Member states of the Association of Southeast Asian Nations (ASEAN) have no right to intervene in the domestic affairs of each member as embodied in the Treaty of Amity and Cooperation (TAC) enunciated by the principle of non-interference. According to one of the core principles or epistemological assumptions of Realism, the autonomy and centrality of states is the most significant and important construction of state in the international system. The reason being is that it emphasized its authoritative power through sovereignty (Robert Jervis, Abiding Sovereignty).
Sovereignty is the supreme will of a state for it gives authority to hold a definite juridical territory with a given community of peoples. Other scholars would add the element of recognition to sovereign state by another state. These are the two kinds of sovereignty – the internal and the external sovereignties.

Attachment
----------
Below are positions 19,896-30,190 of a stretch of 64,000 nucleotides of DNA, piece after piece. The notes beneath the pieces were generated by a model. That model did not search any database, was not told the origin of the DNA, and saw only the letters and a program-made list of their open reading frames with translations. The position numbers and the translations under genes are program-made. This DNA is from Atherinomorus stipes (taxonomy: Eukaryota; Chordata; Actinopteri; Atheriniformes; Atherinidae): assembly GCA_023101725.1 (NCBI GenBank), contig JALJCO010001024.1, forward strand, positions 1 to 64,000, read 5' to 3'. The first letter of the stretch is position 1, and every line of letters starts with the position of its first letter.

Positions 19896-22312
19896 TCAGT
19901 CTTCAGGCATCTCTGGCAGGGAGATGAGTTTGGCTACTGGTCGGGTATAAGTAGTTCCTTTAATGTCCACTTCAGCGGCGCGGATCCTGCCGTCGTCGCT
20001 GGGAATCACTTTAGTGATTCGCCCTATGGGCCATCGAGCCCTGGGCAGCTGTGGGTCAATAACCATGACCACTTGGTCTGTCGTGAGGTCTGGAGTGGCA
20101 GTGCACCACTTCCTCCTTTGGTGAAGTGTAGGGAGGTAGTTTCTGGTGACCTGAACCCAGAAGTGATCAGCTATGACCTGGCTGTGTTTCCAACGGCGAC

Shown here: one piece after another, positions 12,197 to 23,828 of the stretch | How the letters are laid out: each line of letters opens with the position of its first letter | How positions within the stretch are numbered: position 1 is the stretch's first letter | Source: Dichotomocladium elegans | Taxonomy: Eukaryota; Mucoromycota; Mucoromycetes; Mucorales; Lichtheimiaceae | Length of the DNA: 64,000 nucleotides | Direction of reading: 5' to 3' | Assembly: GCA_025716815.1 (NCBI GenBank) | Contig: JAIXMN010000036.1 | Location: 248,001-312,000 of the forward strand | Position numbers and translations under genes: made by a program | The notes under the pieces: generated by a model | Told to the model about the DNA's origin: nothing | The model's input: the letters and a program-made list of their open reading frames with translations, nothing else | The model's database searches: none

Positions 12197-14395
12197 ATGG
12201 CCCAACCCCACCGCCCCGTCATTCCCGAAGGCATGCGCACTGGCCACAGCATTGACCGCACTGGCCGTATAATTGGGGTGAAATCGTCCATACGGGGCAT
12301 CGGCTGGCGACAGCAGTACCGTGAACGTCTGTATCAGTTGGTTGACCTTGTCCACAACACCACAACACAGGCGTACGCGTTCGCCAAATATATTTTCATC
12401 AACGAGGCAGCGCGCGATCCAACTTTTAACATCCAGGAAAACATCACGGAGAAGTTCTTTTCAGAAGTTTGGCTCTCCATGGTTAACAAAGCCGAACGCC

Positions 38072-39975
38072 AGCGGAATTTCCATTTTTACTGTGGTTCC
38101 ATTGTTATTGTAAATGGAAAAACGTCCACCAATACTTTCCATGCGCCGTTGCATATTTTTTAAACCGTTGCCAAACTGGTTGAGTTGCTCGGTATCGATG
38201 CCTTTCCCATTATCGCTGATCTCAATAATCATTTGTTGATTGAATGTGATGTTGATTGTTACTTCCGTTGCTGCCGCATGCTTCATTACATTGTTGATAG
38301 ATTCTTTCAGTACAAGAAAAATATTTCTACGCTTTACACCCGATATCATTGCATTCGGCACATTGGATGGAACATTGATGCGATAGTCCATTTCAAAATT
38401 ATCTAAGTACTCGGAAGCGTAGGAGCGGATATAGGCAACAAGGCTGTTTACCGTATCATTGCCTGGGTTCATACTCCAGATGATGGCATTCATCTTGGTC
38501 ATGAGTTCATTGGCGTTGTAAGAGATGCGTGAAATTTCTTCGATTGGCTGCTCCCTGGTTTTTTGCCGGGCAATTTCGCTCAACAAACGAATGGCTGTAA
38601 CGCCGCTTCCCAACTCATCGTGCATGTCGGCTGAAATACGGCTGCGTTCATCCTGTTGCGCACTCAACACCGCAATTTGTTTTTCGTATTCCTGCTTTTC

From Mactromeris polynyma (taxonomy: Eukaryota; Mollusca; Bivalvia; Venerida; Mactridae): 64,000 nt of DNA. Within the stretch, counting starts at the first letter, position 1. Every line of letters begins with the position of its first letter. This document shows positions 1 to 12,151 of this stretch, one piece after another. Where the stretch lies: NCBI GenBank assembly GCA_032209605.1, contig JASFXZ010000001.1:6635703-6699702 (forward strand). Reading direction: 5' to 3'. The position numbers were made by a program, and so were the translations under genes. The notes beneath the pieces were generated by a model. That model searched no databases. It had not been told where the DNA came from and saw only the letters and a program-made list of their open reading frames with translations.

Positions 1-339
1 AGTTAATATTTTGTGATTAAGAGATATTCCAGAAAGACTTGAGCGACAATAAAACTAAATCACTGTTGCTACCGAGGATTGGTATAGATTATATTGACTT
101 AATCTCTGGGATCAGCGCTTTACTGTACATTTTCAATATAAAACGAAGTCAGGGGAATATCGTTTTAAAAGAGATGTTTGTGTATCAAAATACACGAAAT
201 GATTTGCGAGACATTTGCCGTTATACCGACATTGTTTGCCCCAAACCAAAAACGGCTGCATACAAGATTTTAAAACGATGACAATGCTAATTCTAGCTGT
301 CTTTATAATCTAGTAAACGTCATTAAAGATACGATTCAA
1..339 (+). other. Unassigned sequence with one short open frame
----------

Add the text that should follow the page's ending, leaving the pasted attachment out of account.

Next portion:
Realists contend that intervening in the domestic affairs of a state is a breach to its sovereignty. And even if ASEAN intervenes, the military regime in Myanmar will rationally maximized its self-centered interest as a form of their national interests by raising a veto in the decision-making system of the ASEAN, which permeates that when one member raised their objection through a veto regarding an issue in the ‘Leaders Summit’, then, that issue will not be decided or resolved. ASEAN follows the principle of consensus as the only decision-making process.
Further, if ASEAN compels to intervene in the trial, Myanmar will not comply to any actions made by the association for it will not be punished.


In sum, the court’s verdict to Daw Aung San Suu Kyi was 3 years of imprisonment with heavy public community services but was downgraded to 18 moths of house arrest as ordered by the military regime. This resulted to a public outrage and havoc from the international community, even in the statements delivered by co-ASEAN members. The theory of Realism was the appropriate operational language in explaining this particular situation.

MIS Comprehensive Examinations (Part I, 3 of 3)

Master in International Studies’ Comprehensive Examinations